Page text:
Hearing Associates of Libertyville, IL

Man holding blocked ear after swimming.

It’s now been a couple of days. Your right ear is still completely blocked. You haven’t been able to hear a thing in that direction since yesterday morning. Your left ear is picking up the slack, naturally, but only being able to hear from a single direction leaves you feeling off-balance. It didn’t clear up after a night’s sleep as you were hoping it would. So will your clogged ear clear up soon?

Exactly how long your blockage will persist depends, not unexpectedly, on what the cause of the blockage is. You might need to get medical attention if your blockage is not the type that clears itself up quickly.

As a general rule, however, if your blockage lasts much longer than one week, you may want to get some help.

When Should I Worry About a Blocked Ear?

You will most likely begin to think about the cause of your blockage after about a couple of days. You’ll probably begin to think about your activities for the past couple of days: for example, did you get water in your ear somehow?

You may also consider your health. Do have any symptoms of an ear infection? If that’s the scenario, you might want to make an appointment.

Those questions are truly just the tip of the iceberg. A blocked ear could have multiple potential causes:

  • The eustachian tube or ear canal gets water stuck in it: Sweat and water can become stuck in the little areas of your ear with surprising ease. (Temporary blockage can certainly occur if you sweat profusely).
  • Permanent hearing impairment: A clogged ear and some forms of irreversible hearing loss can feel remarkably similar. If your “clogged ear” is lasting longer than it should, you need to have it checked out.
  • Sinus infection: Because your sinuses, throat, and ears are all connected, a sinus infection can cause excess fluids to become lodged in your ears (causing a clog).
  • Allergies: Swelling and fluid production can develop when the body’s immune system kicks in – as a reaction to an allergic reaction.
  • Growths: Your ears can have growths, bulges, and lumps which can even block your ears.
  • Air pressure changes: If the pressure in the air changes suddenly, your eustachian tube can fail to compensate which can temporarily cause blockage.
  • Ear Infection: An ear infection can bring about fluid buildup and inflammation that eventually blocks your ears.
  • Accumulation of earwax: If earwax becomes compacted or is not properly draining it can result in blockages..

The Fastest Way to Bring Your Ears Back to Normal

Your ears will probably return to normal after a couple of days if the blockage is caused by air pressure. You may need to wait for your immune system to start working if your blockage is due to an ear infection (you might need an antibiotic to get faster relief). And that may take up to a week or two. Sinus infections have been known to last even longer.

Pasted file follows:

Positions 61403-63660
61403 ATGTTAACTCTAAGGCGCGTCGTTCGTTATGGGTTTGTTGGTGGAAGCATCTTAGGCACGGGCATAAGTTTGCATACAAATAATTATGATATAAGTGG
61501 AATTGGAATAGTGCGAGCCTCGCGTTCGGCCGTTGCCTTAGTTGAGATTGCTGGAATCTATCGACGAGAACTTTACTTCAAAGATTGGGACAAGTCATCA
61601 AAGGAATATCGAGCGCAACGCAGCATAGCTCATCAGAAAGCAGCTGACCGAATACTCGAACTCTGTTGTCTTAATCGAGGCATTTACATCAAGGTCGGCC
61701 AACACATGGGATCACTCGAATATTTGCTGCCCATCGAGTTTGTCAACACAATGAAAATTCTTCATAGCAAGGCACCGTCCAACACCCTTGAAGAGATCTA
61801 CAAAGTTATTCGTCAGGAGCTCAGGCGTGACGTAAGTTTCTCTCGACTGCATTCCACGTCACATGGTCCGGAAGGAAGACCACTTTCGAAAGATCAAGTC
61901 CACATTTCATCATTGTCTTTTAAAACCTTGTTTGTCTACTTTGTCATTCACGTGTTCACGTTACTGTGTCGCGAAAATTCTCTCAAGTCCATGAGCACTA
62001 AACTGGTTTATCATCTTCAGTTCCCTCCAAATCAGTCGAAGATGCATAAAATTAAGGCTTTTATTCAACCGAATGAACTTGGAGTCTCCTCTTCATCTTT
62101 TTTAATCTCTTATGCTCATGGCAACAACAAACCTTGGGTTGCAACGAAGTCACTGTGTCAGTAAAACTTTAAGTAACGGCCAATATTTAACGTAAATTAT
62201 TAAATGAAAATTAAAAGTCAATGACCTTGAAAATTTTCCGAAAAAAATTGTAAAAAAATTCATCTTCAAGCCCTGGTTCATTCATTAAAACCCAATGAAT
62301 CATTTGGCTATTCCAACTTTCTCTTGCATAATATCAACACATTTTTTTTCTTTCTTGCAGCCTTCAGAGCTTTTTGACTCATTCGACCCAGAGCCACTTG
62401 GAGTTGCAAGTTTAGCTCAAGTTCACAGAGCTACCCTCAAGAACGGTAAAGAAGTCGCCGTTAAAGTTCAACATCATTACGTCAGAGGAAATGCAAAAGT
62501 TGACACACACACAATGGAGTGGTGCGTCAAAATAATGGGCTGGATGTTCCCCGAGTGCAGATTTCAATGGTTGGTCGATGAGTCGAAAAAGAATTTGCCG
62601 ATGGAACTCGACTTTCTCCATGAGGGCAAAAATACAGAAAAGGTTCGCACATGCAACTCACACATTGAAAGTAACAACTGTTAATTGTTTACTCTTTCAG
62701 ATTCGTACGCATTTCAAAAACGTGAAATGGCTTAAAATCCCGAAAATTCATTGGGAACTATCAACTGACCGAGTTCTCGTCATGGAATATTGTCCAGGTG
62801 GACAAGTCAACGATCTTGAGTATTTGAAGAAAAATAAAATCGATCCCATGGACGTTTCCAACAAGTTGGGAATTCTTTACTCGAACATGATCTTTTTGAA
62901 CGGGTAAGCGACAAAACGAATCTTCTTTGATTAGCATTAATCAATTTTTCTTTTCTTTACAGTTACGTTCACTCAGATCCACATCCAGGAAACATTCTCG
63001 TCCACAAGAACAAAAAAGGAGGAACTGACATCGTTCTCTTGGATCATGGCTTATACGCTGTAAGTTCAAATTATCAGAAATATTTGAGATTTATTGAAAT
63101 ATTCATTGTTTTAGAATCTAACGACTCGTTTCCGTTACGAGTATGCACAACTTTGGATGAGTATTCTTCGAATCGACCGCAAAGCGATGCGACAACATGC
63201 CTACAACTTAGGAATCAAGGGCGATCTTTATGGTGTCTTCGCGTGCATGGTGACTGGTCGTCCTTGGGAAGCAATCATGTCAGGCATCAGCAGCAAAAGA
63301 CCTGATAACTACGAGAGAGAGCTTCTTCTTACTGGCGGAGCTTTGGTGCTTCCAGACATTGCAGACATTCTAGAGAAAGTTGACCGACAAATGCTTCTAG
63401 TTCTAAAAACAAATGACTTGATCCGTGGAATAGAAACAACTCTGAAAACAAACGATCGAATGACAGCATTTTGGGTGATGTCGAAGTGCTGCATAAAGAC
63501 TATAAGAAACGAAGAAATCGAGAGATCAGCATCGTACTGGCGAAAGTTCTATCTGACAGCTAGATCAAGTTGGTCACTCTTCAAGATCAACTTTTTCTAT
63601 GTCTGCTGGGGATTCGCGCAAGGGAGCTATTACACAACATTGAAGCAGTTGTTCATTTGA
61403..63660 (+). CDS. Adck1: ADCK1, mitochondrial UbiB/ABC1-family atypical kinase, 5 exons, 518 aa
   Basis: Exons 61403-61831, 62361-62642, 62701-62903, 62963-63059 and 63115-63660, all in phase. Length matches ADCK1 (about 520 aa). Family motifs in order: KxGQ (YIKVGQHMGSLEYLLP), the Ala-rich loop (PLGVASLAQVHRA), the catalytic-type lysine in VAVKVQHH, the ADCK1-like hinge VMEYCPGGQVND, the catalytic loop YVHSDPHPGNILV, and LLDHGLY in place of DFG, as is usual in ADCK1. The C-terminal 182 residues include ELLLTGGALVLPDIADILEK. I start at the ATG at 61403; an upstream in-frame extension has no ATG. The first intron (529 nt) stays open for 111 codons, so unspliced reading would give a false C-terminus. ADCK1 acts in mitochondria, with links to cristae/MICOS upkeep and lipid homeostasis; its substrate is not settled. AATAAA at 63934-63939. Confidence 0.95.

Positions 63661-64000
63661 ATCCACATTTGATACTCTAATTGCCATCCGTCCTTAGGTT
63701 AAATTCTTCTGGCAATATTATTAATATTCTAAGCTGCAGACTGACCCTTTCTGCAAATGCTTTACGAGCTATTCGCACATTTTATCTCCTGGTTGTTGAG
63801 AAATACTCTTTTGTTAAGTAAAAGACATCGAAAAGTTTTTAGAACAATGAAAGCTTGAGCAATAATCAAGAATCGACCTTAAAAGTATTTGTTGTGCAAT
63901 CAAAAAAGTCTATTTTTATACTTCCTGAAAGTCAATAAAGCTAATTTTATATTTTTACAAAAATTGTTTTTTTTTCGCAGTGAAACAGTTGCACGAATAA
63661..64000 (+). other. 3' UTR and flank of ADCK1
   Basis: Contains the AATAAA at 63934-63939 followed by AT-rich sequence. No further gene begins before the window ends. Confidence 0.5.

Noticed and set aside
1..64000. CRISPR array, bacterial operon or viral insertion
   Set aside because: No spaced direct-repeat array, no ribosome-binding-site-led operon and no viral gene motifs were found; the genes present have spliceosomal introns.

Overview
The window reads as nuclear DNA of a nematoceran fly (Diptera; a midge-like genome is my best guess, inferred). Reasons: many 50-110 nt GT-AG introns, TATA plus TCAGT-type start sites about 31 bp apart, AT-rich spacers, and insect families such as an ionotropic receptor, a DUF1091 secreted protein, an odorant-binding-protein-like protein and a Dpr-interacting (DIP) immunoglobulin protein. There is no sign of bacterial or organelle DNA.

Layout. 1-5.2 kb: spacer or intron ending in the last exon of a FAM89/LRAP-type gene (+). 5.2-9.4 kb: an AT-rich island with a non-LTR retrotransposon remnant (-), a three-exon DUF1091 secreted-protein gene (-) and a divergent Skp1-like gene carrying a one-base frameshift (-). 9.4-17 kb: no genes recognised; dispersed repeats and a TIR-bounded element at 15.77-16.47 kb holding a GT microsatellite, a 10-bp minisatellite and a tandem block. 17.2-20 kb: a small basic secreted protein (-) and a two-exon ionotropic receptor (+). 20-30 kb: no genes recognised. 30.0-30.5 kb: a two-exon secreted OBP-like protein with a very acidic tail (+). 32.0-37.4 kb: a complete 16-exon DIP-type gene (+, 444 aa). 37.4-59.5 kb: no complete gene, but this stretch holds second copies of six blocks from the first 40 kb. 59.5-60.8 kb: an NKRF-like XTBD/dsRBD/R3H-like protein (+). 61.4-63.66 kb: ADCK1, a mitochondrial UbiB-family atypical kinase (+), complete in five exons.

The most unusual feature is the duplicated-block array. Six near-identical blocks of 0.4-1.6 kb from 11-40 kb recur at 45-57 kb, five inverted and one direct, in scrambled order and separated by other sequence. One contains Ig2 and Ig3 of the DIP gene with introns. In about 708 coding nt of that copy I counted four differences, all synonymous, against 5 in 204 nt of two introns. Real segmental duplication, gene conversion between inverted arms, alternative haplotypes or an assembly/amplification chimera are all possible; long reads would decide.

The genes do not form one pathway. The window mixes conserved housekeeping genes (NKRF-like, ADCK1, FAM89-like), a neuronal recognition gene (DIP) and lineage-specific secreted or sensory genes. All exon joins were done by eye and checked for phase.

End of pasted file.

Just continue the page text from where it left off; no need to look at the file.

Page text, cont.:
Getting your ears back to normal as quickly as you can, then, will often involve some patience (though that might feel counterintuitive), and you should be able to adjust your expectations according to your actual situation.

Not doing anything to worsen the situation is your most important first step. When your ears start feeling blocked, you might be inclined to pull out the old cotton swab and start trying to manually clean your ears out. All sorts of problems, from ear infections to loss of hearing, can be caused by cotton swabs so this can be a particularly dangerous strategy. You will probably worsen the situation if you use cotton swabs.

If Your Ear is Still Clogged After a Week…it May be Hearing Loss

So you might be getting a bit antsy if a couple of days pass and you still have no clue what could be causing your blockage. A few days is normally enough time for your body to clear up any blockage. But the basic rule of thumb is that if things persist for more than a week or so, it might be a good choice to come see us.

That feeling of clogged ears can also be a sign of hearing loss. And as you most likely know from our other posts, untreated hearing loss can cause other health issues, particularly over time.

Doing no additional damage first will give your body an opportunity to mend and clean that blockage away naturally. But when that fails, treatment could be necessary. How long that takes will vary depending on the root cause of your clogged ears.

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